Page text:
Atlas Energy LP Is inviting investors to put in at least $25,000 in an oil and gas drilling partnership in Texas and other states in exchange for shared revenue from the output from the wells. Its subsidiary, Atlas Resources LLC, is seeking to raise up to $300 million by the end of the year, with the company saying it will put in up to $145 million of its own money. However, according to Reuters, a closer look at the company’s confidential offering memorandum reveals that outside investors may not end up reaping as much as they think.

The private placement venture is called Atlas Resources Series 34-2014 LP. Private placements are unregistered securities sold to a limited number of investors via brokerage firms. Brokers can only market them to accredited investors (investors that have $1 million in assets—primary residence not included—or $250,000/year income) or institutions. Because of inflation, the number of those that qualify to be able to invest in private placements has gone up and not every investor is a high-income one. There are even retirees who now qualify.

According to the Atlas memorandum, $45 million of the money raised will go to Anthem Securities, an affiliate, to pay commissions to brokerage firms. Up to $39 million will go toward purchasing drilling leases from a different affiliate. Some of the $53 million for transport and drilling equipment may also go to affiliated suppliers. $8 million is a markup for estimated equipment costs. Atlas will get $53 million for markups and fees once drilling starts. All this lowers Atlas’s exposure by at least 40%. Once revenue starts coming in, the company is entitled to 33% of this.

After looking at the marketing materials and offering memoranda of half a dozen oil and gas private placements in the last 15 years, Reuters discovered that Atlas’s deal, placing the issuer at greater advantage than outside investors, is not uncommon. And out of over half of the 43 private placements it has put out in the last thirty years, outside investors either broke even or sustained financial losses. In 29 private placement deals, Atlas faired better than investors.

Energy ventures are typically high risk. Wells can end up producing nothing and returns may be impacted by gas and oil costs. Granted, there are tax benefits, with investors able to write off over 90% of initial outlay the first year. However, the risks can outweigh the benefits.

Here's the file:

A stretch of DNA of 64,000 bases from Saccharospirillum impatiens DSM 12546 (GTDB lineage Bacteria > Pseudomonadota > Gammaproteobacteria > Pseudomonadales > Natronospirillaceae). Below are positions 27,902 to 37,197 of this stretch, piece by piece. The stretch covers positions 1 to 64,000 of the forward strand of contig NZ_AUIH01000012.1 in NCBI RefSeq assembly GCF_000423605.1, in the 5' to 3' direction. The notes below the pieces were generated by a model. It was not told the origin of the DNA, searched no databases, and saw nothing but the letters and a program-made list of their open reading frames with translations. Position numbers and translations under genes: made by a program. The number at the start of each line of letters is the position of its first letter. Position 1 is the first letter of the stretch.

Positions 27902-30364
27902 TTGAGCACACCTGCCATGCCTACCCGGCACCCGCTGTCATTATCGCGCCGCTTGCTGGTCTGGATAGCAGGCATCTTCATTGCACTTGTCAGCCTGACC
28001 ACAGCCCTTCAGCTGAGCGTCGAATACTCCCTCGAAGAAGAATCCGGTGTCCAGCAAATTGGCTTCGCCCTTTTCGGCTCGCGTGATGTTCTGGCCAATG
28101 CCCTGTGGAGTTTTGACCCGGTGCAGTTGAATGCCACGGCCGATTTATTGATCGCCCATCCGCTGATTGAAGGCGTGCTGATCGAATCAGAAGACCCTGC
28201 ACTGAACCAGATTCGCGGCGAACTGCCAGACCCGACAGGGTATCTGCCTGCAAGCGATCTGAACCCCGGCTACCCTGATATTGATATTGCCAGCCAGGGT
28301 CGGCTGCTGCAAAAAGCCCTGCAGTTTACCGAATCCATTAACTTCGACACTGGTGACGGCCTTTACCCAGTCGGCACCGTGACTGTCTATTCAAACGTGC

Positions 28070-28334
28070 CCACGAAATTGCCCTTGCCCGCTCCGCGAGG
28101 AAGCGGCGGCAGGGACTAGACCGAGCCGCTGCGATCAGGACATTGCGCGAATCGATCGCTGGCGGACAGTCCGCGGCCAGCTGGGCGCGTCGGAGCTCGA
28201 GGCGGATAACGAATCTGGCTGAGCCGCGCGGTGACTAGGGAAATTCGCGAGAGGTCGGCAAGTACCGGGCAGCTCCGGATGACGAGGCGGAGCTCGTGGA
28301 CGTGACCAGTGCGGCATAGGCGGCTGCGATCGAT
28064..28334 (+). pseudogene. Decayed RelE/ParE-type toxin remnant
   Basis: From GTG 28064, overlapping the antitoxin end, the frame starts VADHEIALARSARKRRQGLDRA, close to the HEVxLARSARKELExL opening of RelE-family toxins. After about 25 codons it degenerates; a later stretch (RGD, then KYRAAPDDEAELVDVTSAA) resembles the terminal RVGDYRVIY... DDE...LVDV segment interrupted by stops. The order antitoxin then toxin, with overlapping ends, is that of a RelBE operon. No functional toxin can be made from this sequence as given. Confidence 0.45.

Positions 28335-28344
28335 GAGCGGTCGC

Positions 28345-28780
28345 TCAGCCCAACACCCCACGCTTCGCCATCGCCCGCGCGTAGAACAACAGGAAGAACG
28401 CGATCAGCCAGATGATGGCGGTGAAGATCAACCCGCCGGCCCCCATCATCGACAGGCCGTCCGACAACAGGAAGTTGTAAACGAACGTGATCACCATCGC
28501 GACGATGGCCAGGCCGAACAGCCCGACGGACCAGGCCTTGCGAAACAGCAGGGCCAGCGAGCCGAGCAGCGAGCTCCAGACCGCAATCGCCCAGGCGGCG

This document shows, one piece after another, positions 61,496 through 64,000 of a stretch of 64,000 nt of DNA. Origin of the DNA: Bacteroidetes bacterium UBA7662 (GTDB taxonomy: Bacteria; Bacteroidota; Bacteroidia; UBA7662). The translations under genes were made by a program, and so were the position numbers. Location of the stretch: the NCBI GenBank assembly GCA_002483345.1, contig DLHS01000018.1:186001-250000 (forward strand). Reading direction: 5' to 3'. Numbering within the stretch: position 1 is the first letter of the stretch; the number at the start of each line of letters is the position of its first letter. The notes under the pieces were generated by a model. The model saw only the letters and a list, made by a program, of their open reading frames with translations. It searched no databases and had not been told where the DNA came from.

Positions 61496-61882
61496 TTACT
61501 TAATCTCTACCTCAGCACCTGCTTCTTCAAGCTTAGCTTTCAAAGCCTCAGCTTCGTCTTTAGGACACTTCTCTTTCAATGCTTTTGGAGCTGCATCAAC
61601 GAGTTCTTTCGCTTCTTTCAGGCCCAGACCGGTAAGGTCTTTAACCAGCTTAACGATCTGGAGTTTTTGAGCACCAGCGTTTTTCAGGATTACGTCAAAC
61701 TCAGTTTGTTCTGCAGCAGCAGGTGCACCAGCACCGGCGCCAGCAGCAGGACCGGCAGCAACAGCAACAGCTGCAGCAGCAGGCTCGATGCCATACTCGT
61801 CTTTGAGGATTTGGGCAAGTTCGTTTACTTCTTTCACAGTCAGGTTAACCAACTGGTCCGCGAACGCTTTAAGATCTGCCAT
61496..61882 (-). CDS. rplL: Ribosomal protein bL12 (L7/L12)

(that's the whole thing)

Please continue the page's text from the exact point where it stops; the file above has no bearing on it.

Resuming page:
It doesn’t help that brokers, who are supposed to conduct due diligence on every issue they sell to make sure it is suitable for each investor, sometimes depend on due diligence companies that are paid by the issuers. Regulators still don’t have much oversight over private placements, which are not subject to a lot of reporting requirements. Also, oil and gas private placements often come with hidden fees.

If you suspect you were the victim of fraud, contact one of our private placement fraud law firm today. Shepherd Smith Edwards and Kantas LTD LLP is a Texas securities law firm.

Special Report: For these oil and gas bets, the odds favor the house, Reuters, November 11, 2014


More Blog Posts:
SEC Commissioner Wants Elder Fraud at Top of 2015 Agenda, Stockbroker Fraud Blog, November 29, 2014

Madoff Ponzi Scam Victims Recover Over $10 Billion, Institutional Investor Securities Blog, December 5, 2014

Goldman Sachs Must Pay $7.6M to Two Brokers for Wrongful Termination, Institutional Investor Securities Blog, December 8, 2014

December 3, 2014

Judge Orders Texas-Based Life Partners Holdings Inc., Two Executives to Pay $46.9M Over Securities Filings

Life Partners Holdings Inc., its CEO Brian D. Pardo, and general counsel R. Scott Peden must pay $46.9M in penalties and disgorgement. This is the final judgment in the wake of a verdict in the U.S. Securities and Exchange Commission’s civil case. The jury found them liable for submitting securities filings that were misleading and untrue. Life Partners sells life insurance investments.